29 AUGUST 2006
The craft of making a handmade fly, the return of native fish and the joy of catching a crayfish are explored in a new National Museum of Australia online exhibition about the Goulburn River.
The Hooked...on the Goulburn exhibition includes images and audio from people who work and live in the Goulburn catchment, Victoria's largest river system and the source of water for the nation's largest irrigation scheme.
'As a hub for irrigation and fishing, the Goulburn is a significant river which tells us a lot about the relationship between Australian people and their environment,' National Museum curator Matthew Higgins said.
'We wanted to record the stories of the people who know the Goulburn, to learn about their life on the river and how they have looked after the river over time.'
The Hooked...on the Goulburn site traces river use from Lake Eildon to Shepparton and Seymour. Highlights include:
- Thornton fishing store proprietor Geoff Hall on the 'lyrical curve of a fly line floating through the air in the sunset being enough to shatter the heart of any romantic'.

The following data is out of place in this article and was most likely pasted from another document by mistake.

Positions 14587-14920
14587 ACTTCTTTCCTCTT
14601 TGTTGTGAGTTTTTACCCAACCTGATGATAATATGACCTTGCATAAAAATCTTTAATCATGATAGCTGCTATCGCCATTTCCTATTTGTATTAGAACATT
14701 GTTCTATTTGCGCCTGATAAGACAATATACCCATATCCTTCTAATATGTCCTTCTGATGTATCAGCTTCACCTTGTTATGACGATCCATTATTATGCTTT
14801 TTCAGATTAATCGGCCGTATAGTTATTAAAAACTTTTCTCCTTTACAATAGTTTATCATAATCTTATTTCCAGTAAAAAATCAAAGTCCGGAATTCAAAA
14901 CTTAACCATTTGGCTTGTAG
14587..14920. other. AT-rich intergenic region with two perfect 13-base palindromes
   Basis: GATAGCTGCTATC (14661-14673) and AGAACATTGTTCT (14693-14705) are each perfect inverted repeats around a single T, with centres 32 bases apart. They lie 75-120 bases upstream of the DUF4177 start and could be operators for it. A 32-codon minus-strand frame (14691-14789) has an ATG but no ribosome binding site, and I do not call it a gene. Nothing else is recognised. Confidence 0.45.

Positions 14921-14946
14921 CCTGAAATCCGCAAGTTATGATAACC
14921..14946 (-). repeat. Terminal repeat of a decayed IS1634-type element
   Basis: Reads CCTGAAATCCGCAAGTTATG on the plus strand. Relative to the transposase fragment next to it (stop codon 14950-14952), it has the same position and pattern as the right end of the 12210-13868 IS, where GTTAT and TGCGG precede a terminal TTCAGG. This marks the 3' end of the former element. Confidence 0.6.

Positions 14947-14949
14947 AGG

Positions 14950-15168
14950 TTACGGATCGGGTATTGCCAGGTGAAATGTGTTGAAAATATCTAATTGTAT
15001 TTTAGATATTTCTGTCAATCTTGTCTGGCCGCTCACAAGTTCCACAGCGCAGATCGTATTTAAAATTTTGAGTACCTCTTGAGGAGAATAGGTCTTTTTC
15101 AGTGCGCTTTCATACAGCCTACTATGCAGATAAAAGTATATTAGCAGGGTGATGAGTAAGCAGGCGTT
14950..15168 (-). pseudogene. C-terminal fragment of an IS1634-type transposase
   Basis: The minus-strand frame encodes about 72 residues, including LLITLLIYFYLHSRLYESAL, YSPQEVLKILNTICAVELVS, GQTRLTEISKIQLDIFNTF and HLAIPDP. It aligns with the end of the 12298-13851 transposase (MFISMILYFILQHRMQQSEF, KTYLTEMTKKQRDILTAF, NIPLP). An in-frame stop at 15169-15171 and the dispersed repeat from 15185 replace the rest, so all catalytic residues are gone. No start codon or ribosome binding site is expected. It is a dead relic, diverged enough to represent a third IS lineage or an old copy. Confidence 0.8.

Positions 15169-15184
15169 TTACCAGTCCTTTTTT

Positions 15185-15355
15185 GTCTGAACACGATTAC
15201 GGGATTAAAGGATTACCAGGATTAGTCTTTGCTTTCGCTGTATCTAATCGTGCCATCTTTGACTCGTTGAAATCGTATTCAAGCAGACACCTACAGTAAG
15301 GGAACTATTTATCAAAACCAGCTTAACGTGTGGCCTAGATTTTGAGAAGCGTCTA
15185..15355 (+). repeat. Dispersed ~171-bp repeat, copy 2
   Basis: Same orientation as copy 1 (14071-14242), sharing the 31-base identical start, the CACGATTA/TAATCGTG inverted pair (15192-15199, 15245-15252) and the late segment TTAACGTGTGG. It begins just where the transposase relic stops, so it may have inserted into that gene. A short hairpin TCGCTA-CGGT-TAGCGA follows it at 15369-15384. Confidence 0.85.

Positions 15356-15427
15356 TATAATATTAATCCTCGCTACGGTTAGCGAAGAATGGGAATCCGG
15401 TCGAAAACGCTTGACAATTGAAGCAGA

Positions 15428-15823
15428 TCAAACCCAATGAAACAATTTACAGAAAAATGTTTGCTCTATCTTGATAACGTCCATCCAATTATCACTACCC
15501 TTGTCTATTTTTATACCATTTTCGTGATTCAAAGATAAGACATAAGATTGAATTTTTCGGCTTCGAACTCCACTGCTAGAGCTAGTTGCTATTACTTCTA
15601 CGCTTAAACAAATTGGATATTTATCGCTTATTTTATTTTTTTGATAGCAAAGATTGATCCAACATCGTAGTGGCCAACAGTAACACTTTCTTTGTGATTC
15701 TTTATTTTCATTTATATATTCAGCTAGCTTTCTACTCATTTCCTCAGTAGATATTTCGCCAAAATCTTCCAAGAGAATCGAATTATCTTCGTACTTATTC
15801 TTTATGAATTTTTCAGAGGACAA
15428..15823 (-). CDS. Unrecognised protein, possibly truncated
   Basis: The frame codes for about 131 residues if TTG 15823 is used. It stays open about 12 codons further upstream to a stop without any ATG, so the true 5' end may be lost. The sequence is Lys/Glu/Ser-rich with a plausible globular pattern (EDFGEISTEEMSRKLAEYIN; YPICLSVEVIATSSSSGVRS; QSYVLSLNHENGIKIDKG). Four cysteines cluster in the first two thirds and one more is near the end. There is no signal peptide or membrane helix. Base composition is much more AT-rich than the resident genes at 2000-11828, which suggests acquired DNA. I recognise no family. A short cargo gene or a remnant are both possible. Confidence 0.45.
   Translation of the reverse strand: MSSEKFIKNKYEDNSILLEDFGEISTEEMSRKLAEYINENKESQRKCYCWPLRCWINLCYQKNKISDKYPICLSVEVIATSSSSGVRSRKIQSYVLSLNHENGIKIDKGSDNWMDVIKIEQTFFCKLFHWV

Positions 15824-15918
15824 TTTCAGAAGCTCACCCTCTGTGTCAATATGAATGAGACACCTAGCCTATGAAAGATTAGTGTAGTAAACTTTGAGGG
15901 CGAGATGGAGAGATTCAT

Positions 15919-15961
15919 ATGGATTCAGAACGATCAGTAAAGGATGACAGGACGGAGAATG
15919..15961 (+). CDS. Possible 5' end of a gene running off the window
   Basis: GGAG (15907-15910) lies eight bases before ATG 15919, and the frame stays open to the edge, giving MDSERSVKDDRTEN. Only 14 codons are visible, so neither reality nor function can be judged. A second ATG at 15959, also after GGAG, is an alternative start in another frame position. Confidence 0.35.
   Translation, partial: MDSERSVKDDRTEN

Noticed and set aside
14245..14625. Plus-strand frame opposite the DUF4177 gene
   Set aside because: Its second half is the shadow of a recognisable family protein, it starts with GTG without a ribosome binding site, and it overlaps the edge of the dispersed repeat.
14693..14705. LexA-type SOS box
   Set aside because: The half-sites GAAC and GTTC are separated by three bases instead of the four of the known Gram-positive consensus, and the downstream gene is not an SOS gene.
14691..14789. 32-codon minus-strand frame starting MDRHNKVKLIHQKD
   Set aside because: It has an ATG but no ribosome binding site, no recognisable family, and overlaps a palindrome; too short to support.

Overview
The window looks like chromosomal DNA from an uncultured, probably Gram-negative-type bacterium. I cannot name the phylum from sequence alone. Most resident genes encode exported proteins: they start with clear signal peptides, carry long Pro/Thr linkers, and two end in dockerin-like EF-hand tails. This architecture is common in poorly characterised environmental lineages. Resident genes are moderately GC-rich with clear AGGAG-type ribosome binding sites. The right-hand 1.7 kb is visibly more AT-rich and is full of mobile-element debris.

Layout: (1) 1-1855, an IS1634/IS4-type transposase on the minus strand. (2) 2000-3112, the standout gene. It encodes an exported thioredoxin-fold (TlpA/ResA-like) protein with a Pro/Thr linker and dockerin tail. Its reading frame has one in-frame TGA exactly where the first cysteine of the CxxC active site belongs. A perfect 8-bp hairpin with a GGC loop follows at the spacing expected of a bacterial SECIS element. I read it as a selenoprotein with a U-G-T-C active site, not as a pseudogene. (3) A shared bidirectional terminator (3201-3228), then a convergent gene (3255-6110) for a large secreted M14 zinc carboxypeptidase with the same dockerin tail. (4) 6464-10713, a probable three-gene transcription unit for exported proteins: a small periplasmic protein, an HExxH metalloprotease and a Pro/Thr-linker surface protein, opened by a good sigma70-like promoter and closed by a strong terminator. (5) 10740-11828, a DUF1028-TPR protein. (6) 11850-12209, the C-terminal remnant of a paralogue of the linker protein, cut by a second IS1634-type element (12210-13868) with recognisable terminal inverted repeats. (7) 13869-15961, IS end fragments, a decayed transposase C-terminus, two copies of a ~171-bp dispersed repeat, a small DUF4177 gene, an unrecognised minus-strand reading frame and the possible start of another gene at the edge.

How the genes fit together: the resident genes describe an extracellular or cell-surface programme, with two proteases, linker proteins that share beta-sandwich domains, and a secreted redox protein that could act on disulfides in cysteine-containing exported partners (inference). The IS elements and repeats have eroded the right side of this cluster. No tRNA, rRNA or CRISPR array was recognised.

- John Littlewood from the English Environment Agency with an alternative view of carp: 'To see 20 fat pound carp swimming about in the river classed as vermin, it would make most anglers back in England cry'.
- Nagambie fishing mates Wally Cubbin and Alan Labas with tall tales and tips on the best eating (redfin, for the record).
- Peter Fairbrother from the Goulburn Valley Angling Society on an electrofishing project which shows 'the river's on its way back'.
- Mark Ferguson from the Eildon Trout Farm on aquaculture and tourism.
- Fisheries officer John Cooper, who has seen an increase in native fish numbers and catch and release, in almost two decades of patrolling the Alexandra area.
Hooked...on the Goulburn is the latest in a series of online exhibitions by the National Museum of Australia in Canberra.
To view the online exhibition go to:
For audio grabs, images, interviews or more information please contact Leanda Kitchen on 02 6208 5338, 0438 620 710, Dennis Grant on 02 6208 5351, 0409 916 481 or firstname.lastname@example.org